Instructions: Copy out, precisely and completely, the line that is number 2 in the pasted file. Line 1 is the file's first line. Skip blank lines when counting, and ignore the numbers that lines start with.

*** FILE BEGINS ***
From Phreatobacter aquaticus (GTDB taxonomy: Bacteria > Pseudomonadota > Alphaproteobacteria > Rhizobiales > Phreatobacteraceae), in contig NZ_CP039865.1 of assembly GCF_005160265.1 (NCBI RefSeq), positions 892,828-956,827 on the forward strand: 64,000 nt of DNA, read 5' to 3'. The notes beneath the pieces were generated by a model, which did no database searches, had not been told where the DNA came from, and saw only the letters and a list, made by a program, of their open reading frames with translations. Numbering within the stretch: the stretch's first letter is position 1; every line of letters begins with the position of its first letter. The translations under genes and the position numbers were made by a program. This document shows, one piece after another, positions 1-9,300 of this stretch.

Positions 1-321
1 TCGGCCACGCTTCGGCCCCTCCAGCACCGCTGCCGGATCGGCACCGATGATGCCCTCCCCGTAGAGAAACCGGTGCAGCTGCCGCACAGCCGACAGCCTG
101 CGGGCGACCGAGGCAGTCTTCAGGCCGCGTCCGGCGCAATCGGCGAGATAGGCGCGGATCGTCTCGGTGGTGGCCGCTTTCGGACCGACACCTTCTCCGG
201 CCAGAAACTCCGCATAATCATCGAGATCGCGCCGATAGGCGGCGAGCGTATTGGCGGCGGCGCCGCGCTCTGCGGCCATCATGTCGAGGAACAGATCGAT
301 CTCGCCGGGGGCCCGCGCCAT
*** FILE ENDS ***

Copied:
Positions 1-321